Of those 713 respondents, 31% say pursuing Trump’s impeachment is a good use of the Democratic Party’s time, while 40% said it’s not such a good use of time or not at all a good use of time.

Respondents who identified themselves as liberal-leaning were more likely to be interested in pursuing impeachment.

  • Of those who didn’t list an affiliation, 19% thought impeachment was an extremely or very good use of time.
  • Of those who were neither liberal nor conservative, that figure rose to 22%.
  • For slightly liberal respondents it was 32%.
  • Among moderately liberal respondents it jumps to 34%.
  • Very liberal came just shy of a majority, with 50%.

While these signals are decidedly mixed for Congress, for those running for president, the mathematics are much, much more clear.

Among respondents who said they’d likely participate in their state’s Democratic primary or caucus, 20% said impeachment was an extremely good use of time, 18% said it’s a very good use of time, 20% said it’s somewhat good, and 36% said it was not such a good use, or not at all a good use of time. Only 6% didn’t have an opinion, showing that impeachment is fairly galvanizing.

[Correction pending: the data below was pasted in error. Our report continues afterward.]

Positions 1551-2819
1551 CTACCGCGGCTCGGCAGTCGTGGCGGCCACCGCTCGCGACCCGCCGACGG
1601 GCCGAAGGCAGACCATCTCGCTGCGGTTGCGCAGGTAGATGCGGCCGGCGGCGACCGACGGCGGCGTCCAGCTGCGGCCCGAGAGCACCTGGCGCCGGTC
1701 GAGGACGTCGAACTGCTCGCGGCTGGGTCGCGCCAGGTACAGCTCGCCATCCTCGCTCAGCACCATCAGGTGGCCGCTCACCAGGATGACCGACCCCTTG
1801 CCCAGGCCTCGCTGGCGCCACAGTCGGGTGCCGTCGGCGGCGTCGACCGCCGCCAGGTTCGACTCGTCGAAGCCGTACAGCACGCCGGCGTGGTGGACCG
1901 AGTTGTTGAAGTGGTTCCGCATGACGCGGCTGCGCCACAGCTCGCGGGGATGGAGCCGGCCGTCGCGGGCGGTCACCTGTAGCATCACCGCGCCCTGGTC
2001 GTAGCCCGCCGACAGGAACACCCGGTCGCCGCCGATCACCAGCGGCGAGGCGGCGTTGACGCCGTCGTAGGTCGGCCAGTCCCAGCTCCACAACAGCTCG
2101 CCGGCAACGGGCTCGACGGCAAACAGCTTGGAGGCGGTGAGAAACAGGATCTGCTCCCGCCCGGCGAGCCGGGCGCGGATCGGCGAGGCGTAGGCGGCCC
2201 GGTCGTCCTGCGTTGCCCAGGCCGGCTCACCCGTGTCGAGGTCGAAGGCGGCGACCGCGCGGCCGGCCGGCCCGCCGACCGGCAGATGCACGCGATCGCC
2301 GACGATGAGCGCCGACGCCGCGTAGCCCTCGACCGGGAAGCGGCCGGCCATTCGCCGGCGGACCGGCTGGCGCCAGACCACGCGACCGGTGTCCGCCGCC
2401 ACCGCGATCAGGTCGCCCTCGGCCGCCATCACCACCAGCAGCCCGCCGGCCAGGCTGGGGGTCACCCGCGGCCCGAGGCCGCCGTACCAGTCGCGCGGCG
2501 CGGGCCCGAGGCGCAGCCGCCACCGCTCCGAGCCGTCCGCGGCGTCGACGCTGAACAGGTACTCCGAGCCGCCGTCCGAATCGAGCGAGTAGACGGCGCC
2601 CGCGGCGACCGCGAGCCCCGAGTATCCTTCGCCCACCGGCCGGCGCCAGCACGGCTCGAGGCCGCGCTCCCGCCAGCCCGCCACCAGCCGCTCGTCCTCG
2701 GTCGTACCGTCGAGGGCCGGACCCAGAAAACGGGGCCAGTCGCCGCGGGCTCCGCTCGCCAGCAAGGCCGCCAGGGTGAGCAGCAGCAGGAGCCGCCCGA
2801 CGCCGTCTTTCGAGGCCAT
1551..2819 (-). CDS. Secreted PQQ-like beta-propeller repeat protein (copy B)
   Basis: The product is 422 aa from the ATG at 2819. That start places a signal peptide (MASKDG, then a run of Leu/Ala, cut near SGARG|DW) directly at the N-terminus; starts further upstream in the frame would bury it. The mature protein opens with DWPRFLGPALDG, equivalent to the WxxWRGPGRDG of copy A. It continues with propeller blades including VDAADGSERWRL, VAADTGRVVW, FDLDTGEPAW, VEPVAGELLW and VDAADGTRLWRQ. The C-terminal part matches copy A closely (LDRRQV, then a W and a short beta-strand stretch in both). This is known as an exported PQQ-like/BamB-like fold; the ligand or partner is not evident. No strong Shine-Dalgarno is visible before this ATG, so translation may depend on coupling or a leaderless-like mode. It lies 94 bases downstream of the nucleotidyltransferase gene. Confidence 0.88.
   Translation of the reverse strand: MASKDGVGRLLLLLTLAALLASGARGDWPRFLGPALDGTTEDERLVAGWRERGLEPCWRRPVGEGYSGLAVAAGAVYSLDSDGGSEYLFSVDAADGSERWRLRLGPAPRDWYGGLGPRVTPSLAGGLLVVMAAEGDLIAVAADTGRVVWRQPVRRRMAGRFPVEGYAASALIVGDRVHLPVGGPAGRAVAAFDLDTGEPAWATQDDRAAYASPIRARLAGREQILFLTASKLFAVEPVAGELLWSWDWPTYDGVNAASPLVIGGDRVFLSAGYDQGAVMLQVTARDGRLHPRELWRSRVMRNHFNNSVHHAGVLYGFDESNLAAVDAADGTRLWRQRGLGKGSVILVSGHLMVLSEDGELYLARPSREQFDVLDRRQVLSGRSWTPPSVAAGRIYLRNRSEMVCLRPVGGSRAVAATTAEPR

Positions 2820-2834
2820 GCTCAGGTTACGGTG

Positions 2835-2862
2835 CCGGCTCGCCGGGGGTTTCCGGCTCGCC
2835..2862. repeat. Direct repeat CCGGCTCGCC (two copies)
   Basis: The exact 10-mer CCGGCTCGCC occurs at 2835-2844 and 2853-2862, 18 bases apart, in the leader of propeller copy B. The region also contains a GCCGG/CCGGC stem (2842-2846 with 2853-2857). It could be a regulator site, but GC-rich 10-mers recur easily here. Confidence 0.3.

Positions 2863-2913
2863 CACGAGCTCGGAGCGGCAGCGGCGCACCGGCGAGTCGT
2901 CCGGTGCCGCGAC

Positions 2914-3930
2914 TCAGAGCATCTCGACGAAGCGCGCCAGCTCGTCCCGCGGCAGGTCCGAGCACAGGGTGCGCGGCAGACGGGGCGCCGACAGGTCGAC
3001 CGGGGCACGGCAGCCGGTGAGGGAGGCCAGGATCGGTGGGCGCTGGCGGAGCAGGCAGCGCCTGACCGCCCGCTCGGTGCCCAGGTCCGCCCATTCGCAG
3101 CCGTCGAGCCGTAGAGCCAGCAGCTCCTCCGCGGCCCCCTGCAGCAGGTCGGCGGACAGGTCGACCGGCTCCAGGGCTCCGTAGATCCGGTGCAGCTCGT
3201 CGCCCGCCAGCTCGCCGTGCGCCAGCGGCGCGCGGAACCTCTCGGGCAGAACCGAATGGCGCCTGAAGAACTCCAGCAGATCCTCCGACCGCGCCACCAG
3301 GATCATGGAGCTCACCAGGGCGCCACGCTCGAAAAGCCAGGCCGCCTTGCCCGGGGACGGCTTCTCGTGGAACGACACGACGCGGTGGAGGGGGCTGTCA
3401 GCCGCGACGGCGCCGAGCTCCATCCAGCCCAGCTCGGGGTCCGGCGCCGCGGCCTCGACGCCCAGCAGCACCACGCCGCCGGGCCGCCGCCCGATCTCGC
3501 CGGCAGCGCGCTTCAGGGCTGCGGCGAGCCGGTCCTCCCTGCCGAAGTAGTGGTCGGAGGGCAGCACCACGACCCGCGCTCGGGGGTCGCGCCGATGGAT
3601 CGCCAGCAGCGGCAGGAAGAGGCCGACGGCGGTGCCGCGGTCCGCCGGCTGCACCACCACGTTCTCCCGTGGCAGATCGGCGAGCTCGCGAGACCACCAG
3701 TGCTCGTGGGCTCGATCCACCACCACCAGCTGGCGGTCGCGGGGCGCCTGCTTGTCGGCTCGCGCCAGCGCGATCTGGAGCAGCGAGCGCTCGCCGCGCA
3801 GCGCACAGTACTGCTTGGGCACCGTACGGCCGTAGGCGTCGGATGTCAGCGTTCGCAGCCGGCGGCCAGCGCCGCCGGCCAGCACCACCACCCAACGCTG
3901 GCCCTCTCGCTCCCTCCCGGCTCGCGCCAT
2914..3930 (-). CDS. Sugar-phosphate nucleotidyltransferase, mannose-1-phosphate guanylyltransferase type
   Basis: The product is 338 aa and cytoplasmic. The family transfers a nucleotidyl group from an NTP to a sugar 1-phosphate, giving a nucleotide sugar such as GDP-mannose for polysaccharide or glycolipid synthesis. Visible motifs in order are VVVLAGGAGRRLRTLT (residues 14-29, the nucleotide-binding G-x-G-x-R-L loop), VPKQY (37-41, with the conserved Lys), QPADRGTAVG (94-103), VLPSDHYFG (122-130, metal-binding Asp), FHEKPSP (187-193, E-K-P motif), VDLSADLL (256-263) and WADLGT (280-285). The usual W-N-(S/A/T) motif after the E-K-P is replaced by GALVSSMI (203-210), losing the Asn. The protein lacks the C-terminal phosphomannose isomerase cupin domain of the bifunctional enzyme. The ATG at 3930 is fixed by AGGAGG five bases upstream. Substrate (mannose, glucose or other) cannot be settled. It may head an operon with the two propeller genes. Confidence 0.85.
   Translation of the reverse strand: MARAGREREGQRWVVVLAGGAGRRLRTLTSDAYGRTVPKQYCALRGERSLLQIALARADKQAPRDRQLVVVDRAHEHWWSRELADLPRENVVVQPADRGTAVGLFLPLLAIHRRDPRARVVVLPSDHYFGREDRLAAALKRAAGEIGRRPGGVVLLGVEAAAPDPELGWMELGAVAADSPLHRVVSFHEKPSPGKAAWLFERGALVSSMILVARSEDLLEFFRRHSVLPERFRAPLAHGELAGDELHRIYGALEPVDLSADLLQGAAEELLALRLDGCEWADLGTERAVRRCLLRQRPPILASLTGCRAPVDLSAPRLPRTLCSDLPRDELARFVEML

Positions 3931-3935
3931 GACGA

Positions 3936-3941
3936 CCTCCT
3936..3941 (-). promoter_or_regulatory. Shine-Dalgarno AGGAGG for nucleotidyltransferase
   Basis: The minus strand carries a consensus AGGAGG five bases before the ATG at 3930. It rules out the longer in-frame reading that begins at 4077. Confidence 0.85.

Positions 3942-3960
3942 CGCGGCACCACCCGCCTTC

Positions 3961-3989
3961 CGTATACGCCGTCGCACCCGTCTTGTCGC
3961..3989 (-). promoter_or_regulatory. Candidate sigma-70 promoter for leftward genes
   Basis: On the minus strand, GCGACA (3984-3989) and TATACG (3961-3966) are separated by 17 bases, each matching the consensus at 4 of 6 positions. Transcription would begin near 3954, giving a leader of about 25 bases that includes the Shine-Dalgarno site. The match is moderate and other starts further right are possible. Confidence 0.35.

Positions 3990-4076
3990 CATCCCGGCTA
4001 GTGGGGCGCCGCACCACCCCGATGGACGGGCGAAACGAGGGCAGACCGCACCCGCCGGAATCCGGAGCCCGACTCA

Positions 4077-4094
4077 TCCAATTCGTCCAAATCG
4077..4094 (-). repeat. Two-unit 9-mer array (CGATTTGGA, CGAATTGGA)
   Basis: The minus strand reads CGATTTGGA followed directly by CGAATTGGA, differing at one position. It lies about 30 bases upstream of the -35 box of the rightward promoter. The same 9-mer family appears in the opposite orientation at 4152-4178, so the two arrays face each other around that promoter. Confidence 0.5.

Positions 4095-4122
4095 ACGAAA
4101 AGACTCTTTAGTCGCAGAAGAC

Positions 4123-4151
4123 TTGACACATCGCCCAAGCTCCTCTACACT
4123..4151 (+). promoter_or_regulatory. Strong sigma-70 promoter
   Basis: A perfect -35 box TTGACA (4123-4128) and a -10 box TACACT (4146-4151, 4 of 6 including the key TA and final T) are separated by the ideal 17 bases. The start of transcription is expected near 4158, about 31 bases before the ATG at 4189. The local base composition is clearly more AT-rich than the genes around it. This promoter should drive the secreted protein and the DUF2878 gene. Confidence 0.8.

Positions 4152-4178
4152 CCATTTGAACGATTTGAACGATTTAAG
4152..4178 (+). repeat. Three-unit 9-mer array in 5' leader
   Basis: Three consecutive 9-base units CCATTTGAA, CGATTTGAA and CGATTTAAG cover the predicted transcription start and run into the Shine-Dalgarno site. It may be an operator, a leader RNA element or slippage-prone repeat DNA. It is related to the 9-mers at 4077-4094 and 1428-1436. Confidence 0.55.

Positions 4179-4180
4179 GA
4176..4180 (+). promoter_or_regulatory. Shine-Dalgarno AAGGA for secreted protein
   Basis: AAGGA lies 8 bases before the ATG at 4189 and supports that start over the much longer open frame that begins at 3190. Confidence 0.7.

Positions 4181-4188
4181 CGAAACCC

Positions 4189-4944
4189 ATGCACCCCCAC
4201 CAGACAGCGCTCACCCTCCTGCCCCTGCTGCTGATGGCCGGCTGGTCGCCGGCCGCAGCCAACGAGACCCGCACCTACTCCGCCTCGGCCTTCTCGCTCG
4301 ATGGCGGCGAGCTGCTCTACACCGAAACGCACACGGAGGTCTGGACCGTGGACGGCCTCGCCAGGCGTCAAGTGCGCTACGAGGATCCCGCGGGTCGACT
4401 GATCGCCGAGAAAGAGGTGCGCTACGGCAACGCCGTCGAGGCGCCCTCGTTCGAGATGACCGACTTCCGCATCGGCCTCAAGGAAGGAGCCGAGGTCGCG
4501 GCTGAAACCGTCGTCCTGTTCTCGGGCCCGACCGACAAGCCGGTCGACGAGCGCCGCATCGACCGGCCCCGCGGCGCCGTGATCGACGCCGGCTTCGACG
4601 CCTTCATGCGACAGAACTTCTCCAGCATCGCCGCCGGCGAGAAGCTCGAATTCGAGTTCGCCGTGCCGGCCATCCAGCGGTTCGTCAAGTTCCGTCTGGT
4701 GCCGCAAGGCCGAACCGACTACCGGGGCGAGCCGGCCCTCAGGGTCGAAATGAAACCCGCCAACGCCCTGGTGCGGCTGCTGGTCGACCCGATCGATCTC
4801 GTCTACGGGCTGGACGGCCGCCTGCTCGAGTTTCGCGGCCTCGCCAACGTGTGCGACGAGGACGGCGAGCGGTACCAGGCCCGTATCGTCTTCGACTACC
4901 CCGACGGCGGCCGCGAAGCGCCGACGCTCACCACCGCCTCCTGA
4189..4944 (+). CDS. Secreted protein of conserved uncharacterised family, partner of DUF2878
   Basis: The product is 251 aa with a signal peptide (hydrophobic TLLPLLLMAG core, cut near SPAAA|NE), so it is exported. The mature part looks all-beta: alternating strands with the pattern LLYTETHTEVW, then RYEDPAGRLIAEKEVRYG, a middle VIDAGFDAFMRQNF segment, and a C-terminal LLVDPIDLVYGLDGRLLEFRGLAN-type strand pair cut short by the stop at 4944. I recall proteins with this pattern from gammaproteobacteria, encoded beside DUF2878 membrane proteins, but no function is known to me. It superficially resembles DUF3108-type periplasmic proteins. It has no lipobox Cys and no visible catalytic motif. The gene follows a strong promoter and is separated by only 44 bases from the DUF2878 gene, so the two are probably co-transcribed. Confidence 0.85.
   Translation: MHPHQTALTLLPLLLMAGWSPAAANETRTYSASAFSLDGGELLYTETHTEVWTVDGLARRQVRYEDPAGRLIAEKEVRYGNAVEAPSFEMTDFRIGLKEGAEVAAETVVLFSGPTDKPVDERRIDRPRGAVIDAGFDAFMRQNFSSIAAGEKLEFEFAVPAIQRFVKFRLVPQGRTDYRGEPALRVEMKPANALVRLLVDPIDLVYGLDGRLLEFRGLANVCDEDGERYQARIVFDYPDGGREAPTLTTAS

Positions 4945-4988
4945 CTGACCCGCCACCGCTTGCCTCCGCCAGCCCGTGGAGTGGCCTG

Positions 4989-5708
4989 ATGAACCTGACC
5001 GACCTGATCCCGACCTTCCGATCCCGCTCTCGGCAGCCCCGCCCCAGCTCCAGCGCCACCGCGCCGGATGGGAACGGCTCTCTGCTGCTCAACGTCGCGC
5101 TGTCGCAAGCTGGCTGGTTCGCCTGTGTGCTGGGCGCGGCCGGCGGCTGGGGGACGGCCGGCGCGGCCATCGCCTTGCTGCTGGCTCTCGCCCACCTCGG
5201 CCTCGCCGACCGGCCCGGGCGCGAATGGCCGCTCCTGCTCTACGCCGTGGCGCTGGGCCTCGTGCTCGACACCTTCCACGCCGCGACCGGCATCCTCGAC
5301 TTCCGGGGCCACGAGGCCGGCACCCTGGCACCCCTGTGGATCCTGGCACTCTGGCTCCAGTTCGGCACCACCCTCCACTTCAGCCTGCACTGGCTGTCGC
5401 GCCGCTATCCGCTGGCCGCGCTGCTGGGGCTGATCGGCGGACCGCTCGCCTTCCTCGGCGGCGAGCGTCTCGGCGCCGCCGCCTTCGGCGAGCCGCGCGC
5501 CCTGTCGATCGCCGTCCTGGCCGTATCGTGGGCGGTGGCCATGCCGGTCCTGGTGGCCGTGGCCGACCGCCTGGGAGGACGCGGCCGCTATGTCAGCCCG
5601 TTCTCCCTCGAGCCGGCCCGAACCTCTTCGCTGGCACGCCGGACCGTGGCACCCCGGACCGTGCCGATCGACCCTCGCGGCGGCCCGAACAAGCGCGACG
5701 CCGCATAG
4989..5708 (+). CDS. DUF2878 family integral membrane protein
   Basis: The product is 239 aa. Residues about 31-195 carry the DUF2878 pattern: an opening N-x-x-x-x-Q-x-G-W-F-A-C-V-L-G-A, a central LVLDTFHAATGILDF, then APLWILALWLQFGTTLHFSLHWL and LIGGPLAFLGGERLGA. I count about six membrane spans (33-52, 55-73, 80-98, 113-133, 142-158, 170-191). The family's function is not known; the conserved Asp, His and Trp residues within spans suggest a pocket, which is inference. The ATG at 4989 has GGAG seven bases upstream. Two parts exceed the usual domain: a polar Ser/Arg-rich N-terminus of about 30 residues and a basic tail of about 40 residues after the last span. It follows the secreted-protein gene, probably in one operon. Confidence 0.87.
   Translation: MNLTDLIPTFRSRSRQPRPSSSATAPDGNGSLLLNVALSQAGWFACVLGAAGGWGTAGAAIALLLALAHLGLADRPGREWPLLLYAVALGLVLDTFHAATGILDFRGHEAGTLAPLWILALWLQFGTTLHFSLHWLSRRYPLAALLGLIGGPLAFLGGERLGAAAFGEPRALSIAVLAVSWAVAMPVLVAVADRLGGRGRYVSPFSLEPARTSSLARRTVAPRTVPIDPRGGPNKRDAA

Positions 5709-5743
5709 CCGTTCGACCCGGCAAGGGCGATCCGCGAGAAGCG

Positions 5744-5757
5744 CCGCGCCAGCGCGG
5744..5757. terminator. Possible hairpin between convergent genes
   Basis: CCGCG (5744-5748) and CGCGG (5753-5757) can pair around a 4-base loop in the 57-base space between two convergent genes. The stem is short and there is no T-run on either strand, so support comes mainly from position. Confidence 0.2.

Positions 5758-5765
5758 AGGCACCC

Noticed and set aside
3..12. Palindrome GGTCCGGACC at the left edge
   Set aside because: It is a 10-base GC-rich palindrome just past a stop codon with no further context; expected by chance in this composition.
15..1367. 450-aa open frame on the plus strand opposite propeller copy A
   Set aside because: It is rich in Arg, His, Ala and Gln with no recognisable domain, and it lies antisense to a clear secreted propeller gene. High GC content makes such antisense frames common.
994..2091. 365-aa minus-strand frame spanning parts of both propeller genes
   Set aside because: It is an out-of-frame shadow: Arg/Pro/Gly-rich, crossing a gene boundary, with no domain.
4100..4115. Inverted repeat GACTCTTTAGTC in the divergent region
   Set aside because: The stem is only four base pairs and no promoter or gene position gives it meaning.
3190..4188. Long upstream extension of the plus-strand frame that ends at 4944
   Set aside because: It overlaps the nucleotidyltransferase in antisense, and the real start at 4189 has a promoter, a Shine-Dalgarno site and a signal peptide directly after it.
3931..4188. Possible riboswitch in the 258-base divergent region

If the House of Representatives were to impeach Trump, the case would be tried in the Senate, in which a two-thirds majority would be required to convict him, an unlikely outcome given that the chamber is controlled by the Republican party by a 53-47 majority.

Some members of Congress, like House Majority Leader Steny Hoyer, came out against impeachment soon after the report was released.

“Based on what we have seen to date, going forward on impeachment is not worthwhile at this point. Very frankly, there is an election in 18 months, and the American people will make a judgment,” he told CNN, later walking back his comments in a tweet.

Read more:
Democrats have an intra-party battle brewing over impeaching Trump after the Mueller report’s release

Other Democratic leaders like House Speaker Nancy Pelosi, Judiciary Committee Chairman Jerry Nadler, and Intelligence Committee Chairman Adam Schiff took a more measured approach, not rejecting the pursuit of impeachment, saying to see the evidence underlying the report before coming to a conclusion.

And some progressive Democrats including Rep. Alexandria Ocasio-Cortez and Sen. Elizabeth Warren of Massachusetts openly came out in support of the House beginning impeachment proceedings.

Ocasio-Cortez wrote in a Thursday tweet that while a conviction in the Senate would be unlikely, she couldn’t “see a reason for us to abdicate from our constitutionally mandated responsibility to investigate.”

SurveyMonkey Audience polls from a national sample balanced by census data of age and gender. Respondents are incentivized to complete surveys through charitable contributions. Generally speaking, digital polling tends to skew toward people with access to the internet. SurveyMonkey Audience doesn’t try to weight its sample based on race or income. Total 1,101 respondents collected from the evening of April 18 through April 19, 2019, a margin of error plus or minus 3 percentage points with a 95% confidence level